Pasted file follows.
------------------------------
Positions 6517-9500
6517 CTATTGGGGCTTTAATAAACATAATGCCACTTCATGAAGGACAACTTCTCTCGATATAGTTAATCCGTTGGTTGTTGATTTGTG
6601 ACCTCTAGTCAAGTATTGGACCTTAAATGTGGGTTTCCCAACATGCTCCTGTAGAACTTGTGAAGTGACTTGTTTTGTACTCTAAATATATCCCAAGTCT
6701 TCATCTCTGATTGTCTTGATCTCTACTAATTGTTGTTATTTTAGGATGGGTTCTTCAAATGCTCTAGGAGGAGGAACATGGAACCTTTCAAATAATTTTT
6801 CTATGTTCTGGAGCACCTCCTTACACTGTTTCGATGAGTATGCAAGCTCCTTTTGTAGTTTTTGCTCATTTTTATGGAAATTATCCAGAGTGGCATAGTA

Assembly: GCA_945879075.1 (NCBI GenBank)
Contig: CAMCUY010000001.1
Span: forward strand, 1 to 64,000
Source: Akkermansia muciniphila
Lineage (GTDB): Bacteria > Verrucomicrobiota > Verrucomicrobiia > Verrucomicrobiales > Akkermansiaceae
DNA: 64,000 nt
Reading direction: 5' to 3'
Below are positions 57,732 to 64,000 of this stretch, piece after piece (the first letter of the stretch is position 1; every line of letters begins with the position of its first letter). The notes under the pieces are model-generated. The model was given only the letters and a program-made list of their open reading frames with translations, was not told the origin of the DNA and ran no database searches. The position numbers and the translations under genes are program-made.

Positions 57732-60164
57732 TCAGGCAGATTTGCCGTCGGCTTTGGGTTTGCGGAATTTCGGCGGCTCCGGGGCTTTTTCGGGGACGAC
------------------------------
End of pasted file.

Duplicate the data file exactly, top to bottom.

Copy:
Positions 6517-9500
6517 CTATTGGGGCTTTAATAAACATAATGCCACTTCATGAAGGACAACTTCTCTCGATATAGTTAATCCGTTGGTTGTTGATTTGTG
6601 ACCTCTAGTCAAGTATTGGACCTTAAATGTGGGTTTCCCAACATGCTCCTGTAGAACTTGTGAAGTGACTTGTTTTGTACTCTAAATATATCCCAAGTCT
6701 TCATCTCTGATTGTCTTGATCTCTACTAATTGTTGTTATTTTAGGATGGGTTCTTCAAATGCTCTAGGAGGAGGAACATGGAACCTTTCAAATAATTTTT
6801 CTATGTTCTGGAGCACCTCCTTACACTGTTTCGATGAGTATGCAAGCTCCTTTTGTAGTTTTTGCTCATTTTTATGGAAATTATCCAGAGTGGCATAGTA

Assembly: GCA_945879075.1 (NCBI GenBank)
Contig: CAMCUY010000001.1
Span: forward strand, 1 to 64,000
Source: Akkermansia muciniphila
Lineage (GTDB): Bacteria > Verrucomicrobiota > Verrucomicrobiia > Verrucomicrobiales > Akkermansiaceae
DNA: 64,000 nt
Reading direction: 5' to 3'
Below are positions 57,732 to 64,000 of this stretch, piece after piece (the first letter of the stretch is position 1; every line of letters begins with the position of its first letter). The notes under the pieces are model-generated. The model was given only the letters and a program-made list of their open reading frames with translations, was not told the origin of the DNA and ran no database searches. The position numbers and the translations under genes are program-made.

Positions 57732-60164
57732 TCAGGCAGATTTGCCGTCGGCTTTGGGTTTGCGGAATTTCGGCGGCTCCGGGGCTTTTTCGGGGACGAC